(Bloomberg) -- Thailand’s retail inflation quickened in May to its highest in nearly 14 years, a level that may test the central bank’s resolve to stand pat on borrowing costs.

Consumer prices rose 7.1% from a year earlier, accelerating from 4.7% a month ago, official data showed Monday. That’s faster than the median 5.9% gain predicted by economists in a Bloomberg survey and the highest since July 2008.

The uptick in the inflation rate was driven mostly by energy and food items, a development that was forseen by Bank of Thailand Governor Sethaput Suthiwartnarueput. Still, inflation at more than double the central bank’s 1%-3% target days before the monetary policy review will make it difficult for policy makers to ignore the print, given the outlook is clouded by Russia’s war-induced supply snarls.

Inflation may accelerate in June as continued increase in fuel prices have raised the costs of transportation and logistics and a weak baht has driven up the price of imported raw materials and products, Trade Policy and Strategy Office Director-General Ronnarong Phoolpipat said.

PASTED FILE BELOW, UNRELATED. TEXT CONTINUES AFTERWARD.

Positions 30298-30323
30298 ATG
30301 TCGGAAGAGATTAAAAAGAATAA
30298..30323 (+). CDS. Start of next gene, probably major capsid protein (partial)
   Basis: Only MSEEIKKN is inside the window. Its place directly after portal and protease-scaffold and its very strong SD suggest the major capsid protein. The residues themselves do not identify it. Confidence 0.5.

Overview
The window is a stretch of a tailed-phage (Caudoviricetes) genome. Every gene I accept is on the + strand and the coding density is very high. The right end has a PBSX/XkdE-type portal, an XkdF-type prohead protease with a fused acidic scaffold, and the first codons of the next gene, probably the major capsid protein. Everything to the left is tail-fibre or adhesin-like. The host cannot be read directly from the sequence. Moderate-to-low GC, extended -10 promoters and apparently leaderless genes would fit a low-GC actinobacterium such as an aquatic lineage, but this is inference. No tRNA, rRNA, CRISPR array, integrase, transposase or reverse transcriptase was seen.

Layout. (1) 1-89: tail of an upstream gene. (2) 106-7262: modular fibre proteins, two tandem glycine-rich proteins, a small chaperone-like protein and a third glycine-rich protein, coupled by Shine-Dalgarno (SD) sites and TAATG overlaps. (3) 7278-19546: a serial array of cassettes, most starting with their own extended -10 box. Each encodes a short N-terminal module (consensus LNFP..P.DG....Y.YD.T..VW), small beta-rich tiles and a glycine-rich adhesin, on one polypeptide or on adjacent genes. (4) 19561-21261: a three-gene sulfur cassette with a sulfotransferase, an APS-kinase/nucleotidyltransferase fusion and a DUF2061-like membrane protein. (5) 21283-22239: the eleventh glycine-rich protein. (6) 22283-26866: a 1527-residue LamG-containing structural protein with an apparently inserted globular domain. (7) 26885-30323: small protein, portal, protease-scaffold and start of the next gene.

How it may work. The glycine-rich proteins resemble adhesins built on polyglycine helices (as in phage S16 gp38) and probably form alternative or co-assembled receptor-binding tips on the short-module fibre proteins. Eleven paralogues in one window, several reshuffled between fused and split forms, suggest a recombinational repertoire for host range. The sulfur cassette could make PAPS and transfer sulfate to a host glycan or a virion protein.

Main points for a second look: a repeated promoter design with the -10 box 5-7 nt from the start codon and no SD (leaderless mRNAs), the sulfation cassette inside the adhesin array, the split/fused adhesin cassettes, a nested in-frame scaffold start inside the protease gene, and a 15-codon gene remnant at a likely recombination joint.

For now, fiscal policy has led efforts to keep prices in check. Prime Minister Prayuth Chan-Ocha’s government has cut subsidies for diesel, the main fuel for transportation.

“There remains immense pressure on inflation as fuel and energy costs continue to climb further,” said Ronnarong. “We just wish that the OPEC’s oil production increase will start to bring the prices of crude down.”

©2022 Bloomberg L.P.